Thursday, June 18, 2015

Quality of colonoscopy exam matters

CANCER DIGEST – June 18, 2015 – Patients whose doctors tend to detect more adenomas, or abnormalities in the intestines had a 50 to 60 percent lower lifetime risk of dying of colorectal cancer, a new analysis shows.

The researchers led by Reinier G.S. Meester, M.Sc., of Erasmus Medical Center University Rotterdam, the Netherlands analyzed data from 57,000 patients in the Kaiser Permanente health system who underwent colonoscopies administered by 136 different gastrointestinal specialists. The study was published in the June 16 Journal of the American Medical Association.

Adenomas are abnormal growths in glandular cells in the intestines, which are associated with a higher risk of becoming cancerous. Finding them among the twists and turns and folds within the intestine during a colonoscopy is a matter of skill, experience and thoroughness of the doctor performing the procedure.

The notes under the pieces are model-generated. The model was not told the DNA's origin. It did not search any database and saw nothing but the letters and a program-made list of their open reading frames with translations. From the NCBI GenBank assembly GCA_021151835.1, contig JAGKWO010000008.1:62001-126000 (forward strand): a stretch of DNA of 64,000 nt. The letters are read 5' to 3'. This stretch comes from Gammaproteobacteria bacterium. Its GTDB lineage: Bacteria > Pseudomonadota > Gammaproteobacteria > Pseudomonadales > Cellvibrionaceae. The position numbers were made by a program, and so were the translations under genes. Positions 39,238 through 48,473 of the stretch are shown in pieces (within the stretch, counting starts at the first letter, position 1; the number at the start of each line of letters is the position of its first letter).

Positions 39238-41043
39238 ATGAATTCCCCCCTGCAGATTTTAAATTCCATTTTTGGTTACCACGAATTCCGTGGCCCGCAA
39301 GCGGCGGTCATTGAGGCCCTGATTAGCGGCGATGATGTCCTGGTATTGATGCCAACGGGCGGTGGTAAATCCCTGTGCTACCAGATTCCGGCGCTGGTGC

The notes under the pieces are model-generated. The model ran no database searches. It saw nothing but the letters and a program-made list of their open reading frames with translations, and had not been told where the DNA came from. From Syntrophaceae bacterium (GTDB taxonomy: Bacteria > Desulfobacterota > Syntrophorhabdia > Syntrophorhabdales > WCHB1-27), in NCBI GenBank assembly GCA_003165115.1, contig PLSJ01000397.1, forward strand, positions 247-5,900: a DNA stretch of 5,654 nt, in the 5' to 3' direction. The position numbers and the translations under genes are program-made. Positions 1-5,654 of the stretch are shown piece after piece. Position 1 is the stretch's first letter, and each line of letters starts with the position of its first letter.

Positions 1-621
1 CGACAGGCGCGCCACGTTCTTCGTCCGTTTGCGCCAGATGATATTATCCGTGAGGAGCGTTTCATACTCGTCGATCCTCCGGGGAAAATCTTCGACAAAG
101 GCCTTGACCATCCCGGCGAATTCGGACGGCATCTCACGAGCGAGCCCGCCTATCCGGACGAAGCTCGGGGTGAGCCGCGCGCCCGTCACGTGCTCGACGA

The researchers used the data collected from the patients in a statistical model to estimate the number of colorectal cancers that would occur over the patients’ lifetimes. They estimated that about 34 people in 1,000 who never have a colonoscopy would be diagnosed with cancer and a little more than 13 of them would die of colorectal cancer.

For people whose doctors had the lowest rate of detecting adenomas the risk was 26.6 in 1,000 would receive a diagnosis of cancer over their lifetimes compared to 12 in 1,000 among those whose doctors had the highest rate of detecting adenomas. 

Dividing the doctors by detection rates into five groups, the researchers estimated that the chance of dying from colorectal cancer decreased by 11 to 13 percent for patients screened by doctors in each successively higher group of detection rates. In other words, those whose doctors had the lowest detection rate had a 50 to 60 percent higher chance of dying of colorectal cancer than those patients whose doctors had the highest rates of detection. 

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